Getting accurate death tolls for smog events is difficult because they don't just kill immediately — smog leaves some with slow-burning, life-long health complications. That said, let's look at Donora, Pennsylvania. According to research published in the American Journal of Public Health, 20 people died during a smog event there, and 43% of the population (or, about 6,000 people) suffered lifelong consequences from it.
So, what happened? Donora is the home of two massive industrial plants: the Donora Zinc Works, and American Steel and Wire. Smog was pretty normal, so when it settled in during the final days of October 1948, it was business as usual. Until suddenly, it wasn't.
Charles Stacey survived it, and recalled (via National Geographic) turning on the radio to hear about a Pennsylvania town "where people are dropping dead." He wondered where it was, and found out later that it was his own neighbors who had watched a high school football game, participated in a Halloween parade, and then started to die. The first died at 2 a.m. on October 30, and over the course of the next 12 hours, 17 more would die. Over the following decades, residents would suffer from higher-than-normal instances of things like heart and respiratory disease, and cancer.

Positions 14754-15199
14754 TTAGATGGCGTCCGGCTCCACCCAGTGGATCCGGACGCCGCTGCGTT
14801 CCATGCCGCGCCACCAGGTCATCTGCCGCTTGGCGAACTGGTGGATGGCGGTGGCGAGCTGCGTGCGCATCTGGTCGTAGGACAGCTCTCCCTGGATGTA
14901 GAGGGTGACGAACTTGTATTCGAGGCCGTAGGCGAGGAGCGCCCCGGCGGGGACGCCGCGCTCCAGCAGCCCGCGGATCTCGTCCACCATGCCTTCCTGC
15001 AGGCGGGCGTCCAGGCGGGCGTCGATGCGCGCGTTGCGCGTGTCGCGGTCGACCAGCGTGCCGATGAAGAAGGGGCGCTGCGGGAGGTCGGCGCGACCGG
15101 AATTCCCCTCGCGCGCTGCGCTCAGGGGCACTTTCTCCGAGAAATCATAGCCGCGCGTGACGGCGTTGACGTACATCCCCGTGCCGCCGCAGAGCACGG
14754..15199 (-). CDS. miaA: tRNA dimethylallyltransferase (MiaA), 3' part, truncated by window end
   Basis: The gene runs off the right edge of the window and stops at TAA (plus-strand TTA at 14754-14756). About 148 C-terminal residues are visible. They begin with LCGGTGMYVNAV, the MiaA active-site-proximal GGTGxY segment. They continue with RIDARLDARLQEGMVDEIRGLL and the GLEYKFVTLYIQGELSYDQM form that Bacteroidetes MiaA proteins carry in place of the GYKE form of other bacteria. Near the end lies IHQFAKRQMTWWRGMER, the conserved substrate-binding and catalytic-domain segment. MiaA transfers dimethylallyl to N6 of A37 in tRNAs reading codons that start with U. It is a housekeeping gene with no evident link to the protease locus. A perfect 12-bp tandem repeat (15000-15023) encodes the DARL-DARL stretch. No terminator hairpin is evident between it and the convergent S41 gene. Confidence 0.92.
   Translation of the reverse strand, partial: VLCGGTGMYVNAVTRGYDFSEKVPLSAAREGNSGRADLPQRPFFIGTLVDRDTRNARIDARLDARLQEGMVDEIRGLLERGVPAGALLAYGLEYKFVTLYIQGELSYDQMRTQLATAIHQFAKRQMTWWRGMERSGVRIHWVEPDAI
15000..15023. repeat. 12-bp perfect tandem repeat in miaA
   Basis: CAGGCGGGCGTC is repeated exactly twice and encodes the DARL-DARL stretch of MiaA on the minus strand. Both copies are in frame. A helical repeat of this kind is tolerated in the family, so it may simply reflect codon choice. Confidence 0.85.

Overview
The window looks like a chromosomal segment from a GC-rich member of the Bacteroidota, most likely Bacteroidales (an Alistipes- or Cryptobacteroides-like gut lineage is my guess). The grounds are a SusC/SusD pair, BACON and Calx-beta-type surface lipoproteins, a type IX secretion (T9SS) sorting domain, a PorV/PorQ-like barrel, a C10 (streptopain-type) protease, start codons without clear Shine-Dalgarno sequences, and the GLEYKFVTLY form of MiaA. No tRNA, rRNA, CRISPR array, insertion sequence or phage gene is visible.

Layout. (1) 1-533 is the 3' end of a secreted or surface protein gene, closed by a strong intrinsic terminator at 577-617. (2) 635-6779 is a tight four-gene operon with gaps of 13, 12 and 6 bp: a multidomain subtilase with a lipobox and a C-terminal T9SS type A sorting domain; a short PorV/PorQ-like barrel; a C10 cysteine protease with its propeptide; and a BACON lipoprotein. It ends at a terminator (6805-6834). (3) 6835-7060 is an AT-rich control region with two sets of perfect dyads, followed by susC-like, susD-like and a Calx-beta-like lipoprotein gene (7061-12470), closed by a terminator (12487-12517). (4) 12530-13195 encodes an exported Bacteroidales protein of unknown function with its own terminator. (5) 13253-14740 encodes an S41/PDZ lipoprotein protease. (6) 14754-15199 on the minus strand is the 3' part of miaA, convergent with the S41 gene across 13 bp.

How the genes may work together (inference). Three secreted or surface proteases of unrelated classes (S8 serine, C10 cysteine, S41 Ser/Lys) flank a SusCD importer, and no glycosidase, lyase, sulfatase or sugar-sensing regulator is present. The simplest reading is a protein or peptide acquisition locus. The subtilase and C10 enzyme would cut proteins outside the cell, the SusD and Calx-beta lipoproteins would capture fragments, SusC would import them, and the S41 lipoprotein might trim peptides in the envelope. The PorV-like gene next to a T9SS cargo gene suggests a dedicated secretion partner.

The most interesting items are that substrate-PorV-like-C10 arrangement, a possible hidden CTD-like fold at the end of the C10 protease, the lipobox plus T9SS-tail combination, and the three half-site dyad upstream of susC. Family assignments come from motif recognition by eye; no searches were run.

The cause — along with, of course, the pollution — was a temperature inversion that trapped cold air beneath warm and sandwiched the pollution between the town and the upper, warmer air. The disaster ultimately kick-started the passing of the Clean Air Act.